With the first round of the MLB Draft slated to commence tomorrow, the dream of playing professional baseball for hundreds of college and high school athletes will soon become a reality. The Phillies, who have 19 total selections in this year’s draft, hold the 17th overall pick and have a signing bonus pool of $6,307,000––the fourth lowest pool of the 30 teams. The club’s first round selection is an important one considering they don’t select again until the middle of the third round, pick 93 to be exact. This is the consequence of signing Nick Castellanos, who received and declined a Qualifying Offer this past offseason from his prior team, the Cincinnati Reds. As a result, the Phillies forfeited their second round selection while the Reds were rewarded the 32nd pick in the draft. Nevertheless, the first round of this year’s draft is stocked with high end prep talent and advanced college bats. Despite a middle-of-the-pack selection, there should be plenty of intriguing options for the Fightins who have multiple avenues to pursue.
The MLB Draft works in a peculiar way in comparison to other professional sports leagues as each team is allotted a certain amount of money to be used as signing bonuses for their draft picks. This allocation is mostly determined by a club’s free agent expenditures and penalties for exceeding various competitive balance taxes. Typically, rebuilding or smaller market organizations are likely to have a higher bonus pool than contending and larger market clubs to emphasize a balance in future competitiveness. Since the Phillies have the fourth lowest pool to spend, they will likely spread that money around to all of their picks to increase signability rather than selecting players who are more likely to request high bonuses. As a result, the Phillies will have to find more diamonds in the rough and count on their development or focus on drafting college seniors who are likely to sign for under slot since they cannot return to play in college.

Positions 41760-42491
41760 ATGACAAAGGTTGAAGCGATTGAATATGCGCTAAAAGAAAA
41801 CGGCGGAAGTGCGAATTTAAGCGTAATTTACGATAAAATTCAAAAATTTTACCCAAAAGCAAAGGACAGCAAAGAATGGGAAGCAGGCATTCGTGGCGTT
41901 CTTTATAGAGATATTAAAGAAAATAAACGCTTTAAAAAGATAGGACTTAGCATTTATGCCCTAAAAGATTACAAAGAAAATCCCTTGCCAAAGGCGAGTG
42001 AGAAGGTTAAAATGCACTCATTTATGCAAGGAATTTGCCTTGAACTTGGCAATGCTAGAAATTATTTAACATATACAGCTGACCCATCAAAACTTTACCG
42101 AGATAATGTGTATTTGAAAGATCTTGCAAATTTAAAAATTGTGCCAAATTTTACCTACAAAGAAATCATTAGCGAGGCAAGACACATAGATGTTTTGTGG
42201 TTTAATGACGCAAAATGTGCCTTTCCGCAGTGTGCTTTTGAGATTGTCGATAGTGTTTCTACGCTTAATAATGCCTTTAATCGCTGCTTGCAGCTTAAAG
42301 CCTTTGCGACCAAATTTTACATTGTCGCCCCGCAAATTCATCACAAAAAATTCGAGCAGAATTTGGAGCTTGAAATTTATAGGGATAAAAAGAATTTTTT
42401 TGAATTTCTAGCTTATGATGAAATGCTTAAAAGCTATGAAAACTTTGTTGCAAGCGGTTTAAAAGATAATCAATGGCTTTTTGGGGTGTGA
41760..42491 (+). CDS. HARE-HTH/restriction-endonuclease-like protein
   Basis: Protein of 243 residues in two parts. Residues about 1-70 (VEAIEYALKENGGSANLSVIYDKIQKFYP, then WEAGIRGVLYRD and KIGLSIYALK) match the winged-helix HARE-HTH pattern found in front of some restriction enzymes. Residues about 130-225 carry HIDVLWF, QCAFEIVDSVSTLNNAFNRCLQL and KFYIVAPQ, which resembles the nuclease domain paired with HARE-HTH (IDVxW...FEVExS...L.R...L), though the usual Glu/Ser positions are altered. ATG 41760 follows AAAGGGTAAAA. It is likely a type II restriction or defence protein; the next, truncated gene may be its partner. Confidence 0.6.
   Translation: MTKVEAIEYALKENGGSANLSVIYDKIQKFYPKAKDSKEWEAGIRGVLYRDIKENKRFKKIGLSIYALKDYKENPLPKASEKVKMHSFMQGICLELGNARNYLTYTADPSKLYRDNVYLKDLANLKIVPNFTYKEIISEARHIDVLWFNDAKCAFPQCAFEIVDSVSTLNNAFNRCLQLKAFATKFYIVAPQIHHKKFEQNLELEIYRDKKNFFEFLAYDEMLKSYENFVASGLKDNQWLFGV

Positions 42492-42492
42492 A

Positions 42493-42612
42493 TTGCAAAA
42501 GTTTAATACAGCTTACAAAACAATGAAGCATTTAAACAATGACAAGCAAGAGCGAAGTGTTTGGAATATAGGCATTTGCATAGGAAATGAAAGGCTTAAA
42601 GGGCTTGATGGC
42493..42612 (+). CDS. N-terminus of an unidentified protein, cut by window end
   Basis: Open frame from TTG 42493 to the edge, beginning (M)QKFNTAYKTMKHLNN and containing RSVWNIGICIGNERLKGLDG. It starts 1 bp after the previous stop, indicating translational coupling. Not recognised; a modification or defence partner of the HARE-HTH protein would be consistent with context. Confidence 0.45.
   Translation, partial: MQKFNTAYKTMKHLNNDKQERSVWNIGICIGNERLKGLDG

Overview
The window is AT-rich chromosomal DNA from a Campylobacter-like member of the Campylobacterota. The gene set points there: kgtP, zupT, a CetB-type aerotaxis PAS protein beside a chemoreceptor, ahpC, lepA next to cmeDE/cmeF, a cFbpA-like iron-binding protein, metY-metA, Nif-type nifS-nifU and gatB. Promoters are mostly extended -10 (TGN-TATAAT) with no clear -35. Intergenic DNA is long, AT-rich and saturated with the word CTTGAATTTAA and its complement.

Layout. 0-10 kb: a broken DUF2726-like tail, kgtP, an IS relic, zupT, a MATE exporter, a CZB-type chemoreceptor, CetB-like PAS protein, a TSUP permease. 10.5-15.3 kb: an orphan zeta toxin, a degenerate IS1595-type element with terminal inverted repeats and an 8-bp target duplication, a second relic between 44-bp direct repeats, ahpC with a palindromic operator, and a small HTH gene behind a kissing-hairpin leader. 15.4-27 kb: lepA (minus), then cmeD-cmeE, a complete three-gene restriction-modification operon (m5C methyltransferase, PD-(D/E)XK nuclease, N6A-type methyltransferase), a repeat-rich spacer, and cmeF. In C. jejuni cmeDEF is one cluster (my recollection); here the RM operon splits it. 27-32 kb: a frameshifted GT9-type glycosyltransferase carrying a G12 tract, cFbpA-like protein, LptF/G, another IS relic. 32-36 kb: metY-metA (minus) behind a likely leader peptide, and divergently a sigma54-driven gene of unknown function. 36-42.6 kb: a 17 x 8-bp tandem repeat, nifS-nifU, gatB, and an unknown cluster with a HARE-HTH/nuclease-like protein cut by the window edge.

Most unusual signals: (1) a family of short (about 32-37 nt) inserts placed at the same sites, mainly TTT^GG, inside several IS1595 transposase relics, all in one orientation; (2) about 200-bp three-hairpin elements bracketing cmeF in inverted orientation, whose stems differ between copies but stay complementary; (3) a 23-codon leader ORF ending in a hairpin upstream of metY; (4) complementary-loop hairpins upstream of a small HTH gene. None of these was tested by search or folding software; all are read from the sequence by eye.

Despite this seemingly gloom outlook for a team that has consistently struggled to find and develop young talent, this year’s draft could have more potential hits than misses. In addition, with Amateur Scouting Director Brian Barber and Director of Player Development Preston Mattingly at the helm, the club is in a much better position to develop young talent than they have been in past years. Below are five names the Phillies could target ahead of tomorrow night’s draft.
1. Chase DeLauter OF, James Madison
My personal favorite out of potential options for the Phillies, DeLauter hit .437 in 24 games this past season with an astronomical 1.404 OPS until he broke his foot in April. With a 6’4” build, DeLauter provides plenty of thump in his bat to go along with an advanced approach. With a strong arm and a power profile, DeLauter may fit more as a corner outfielder, but is athletic enough to stick in center field. Though there is some length in his swing, he pulls his hands in well and covers all parts of the plate without sacrificing his power stroke. Player comp: Kyle Tucker.